- Carry On, Corned Ham
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[End Page 130]
This will probably be the last time that I hold forth at length about corned hams. This treasure of eastern North Carolina culture has been a cause of mine since I discovered that no one had ever heard of it outside of the three or four counties around where I grew up—New Bern in Craven County. Now, the world has taken notice and my work is done. Proof of this is found in the meat counters of the Piggly Wigglys, where ham is returning after an absence of many years. I give its appearance on an episode of PbS's A Chef 's Life the credit for this. But I'm getting ahead of myself.
Corned hams were always around when I was a child. The first one of the year would show up beside the turkey at Thanksgiving. There would be another one at Christmas, then probably a third on New Year's Day. Corned hams were our winter ham. By the time of my grandmother's Easter Brunch, they were replaced by a "pink" or ham sandwich ham. I never questioned this. It was just what people in the community did.
When I moved away from the coast as a young man, corned hams, along with kibbeh, labneh, and Syrian bread all vanished. The Middle Eastern food was gone because I was no longer among the Lebanese who had settled all over eastern North Carolina in the 1920s and '30s. No such explanation for corned ham. I found this inexplicable because they are so good. My father would occasionally pack one in a cardboard box and send it up to me on the bus. They are salty enough to survive the trip without refrigeration—at least, that's what I decided to believe, and it must be true because there were never any casualties. So from time to time in the fall and winter, I would host dinner parties to celebrate their arrival. Hams are big, even if you try to get a small one, so you need a large guest list. The rest of the meal would be simple—mashed potatoes, cornbread perhaps, probably salad. And the same nut torte that I always make for dessert. The parties always finished in the same way. Everyone would end up in the kitchen around the ham platter, picking at it with their fingers while they continued to drink and talk. Often, my good nights would include the question, "How did you all end up eating a whole ham?"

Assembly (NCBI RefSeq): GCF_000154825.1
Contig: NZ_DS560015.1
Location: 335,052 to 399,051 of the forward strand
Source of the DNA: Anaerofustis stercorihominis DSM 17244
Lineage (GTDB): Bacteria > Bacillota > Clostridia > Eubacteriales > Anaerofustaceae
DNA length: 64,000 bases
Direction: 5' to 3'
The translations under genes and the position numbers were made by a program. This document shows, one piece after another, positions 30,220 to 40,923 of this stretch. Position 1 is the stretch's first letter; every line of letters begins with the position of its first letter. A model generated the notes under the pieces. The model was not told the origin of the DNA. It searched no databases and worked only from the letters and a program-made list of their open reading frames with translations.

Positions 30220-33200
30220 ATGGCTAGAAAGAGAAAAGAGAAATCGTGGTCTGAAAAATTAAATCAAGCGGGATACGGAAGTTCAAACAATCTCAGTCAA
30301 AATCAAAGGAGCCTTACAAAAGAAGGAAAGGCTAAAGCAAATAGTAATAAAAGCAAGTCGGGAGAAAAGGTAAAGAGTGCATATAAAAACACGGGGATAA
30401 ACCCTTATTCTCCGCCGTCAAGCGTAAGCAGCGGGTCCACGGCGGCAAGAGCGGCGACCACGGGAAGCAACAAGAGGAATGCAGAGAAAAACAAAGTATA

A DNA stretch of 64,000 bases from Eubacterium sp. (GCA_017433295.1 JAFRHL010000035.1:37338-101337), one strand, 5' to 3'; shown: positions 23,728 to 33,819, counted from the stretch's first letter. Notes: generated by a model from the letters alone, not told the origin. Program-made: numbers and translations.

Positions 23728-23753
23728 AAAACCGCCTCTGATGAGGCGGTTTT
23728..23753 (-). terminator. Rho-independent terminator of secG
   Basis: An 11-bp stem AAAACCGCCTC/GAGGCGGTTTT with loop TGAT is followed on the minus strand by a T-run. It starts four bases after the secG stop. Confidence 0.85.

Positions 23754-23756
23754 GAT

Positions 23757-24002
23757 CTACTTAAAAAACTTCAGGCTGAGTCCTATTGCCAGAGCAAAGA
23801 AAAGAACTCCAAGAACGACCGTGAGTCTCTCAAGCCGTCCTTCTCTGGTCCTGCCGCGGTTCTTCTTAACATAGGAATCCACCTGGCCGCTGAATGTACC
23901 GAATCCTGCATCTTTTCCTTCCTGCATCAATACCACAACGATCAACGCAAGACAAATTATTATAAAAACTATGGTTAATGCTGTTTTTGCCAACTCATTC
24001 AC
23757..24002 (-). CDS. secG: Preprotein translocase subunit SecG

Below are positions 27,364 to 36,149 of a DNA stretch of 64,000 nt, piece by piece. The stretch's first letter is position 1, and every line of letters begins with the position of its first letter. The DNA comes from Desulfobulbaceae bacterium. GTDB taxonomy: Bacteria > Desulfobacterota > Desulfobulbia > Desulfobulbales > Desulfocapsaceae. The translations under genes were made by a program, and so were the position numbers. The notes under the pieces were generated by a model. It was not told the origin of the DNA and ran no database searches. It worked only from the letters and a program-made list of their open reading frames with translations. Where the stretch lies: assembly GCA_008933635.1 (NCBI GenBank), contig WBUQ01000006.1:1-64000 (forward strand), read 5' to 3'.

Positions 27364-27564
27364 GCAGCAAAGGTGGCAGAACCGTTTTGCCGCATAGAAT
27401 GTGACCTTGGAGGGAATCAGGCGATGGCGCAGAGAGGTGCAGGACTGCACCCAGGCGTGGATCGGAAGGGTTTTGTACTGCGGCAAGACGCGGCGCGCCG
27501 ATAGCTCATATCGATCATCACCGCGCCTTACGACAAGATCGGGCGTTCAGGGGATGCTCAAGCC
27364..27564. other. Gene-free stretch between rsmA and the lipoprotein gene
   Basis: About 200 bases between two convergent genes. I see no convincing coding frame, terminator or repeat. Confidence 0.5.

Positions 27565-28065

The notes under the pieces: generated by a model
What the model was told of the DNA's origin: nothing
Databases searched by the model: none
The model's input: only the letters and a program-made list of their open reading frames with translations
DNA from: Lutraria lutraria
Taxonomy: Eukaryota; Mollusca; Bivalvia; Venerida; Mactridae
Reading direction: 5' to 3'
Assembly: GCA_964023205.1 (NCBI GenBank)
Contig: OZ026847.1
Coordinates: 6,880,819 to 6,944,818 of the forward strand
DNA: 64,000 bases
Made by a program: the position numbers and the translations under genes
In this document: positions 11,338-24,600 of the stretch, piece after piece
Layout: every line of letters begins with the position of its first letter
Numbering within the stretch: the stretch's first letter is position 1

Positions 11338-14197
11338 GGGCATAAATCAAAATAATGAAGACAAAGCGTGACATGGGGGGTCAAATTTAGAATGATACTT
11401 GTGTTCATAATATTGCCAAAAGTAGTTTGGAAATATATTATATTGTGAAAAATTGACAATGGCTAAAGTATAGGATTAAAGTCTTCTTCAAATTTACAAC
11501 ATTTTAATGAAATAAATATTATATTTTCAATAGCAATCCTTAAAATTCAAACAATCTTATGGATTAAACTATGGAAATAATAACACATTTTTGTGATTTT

Once when I was home in New Bern for a visit, my father announced that Gwen was going to show me how to make my own hams so that he wouldn't have to put them on the bus anymore. Gwen, who ran the meat department at the local Pak-A-Sak, had become a friend of the family. A lesson with her was a great bit of luck, because it was around that time when corned hams began to change and then disappear from meat counters down east. People like Gwen would still make them, but you had to know who to ask to reserve such hams.
The villain in this story, I've always thought, was a new method of production that replaced the traditional one. Instead of packing the fresh ham in salt as people had always done, someone had begun injecting them with a saline solution. This [End Page 131] made for harsh and stringy hams that refused to become tender no matter how long they were cooked. Corned hams soon fell from favor and vanished. People mourned and reminisced. "They are always too tough now." "You have to order them special!" "You can never find these anymore." But Gwen and I and a few others had the secret, and it was amazingly easy. A certain amount of organizing is necessary, but the recipe is simple. There are two ingredients: a fresh ham and salt. Plus time. After years of observation, I have decided that eleven days is an optimal amount for the cure.
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